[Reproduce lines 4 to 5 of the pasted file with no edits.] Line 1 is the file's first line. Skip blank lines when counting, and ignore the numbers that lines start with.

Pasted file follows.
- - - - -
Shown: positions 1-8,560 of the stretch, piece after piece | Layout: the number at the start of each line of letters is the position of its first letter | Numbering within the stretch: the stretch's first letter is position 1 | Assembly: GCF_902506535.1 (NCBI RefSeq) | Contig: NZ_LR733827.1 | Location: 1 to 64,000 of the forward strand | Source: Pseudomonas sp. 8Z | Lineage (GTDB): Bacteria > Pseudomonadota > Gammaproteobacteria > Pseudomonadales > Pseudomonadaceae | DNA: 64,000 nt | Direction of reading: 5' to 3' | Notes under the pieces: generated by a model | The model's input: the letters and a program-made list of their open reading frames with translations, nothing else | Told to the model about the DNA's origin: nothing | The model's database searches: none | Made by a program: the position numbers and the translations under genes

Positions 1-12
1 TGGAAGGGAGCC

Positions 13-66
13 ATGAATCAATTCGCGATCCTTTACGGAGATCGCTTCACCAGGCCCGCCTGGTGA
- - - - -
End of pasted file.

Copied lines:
Positions 13-66
13 ATGAATCAATTCGCGATCCTTTACGGAGATCGCTTCACCAGGCCCGCCTGGTGA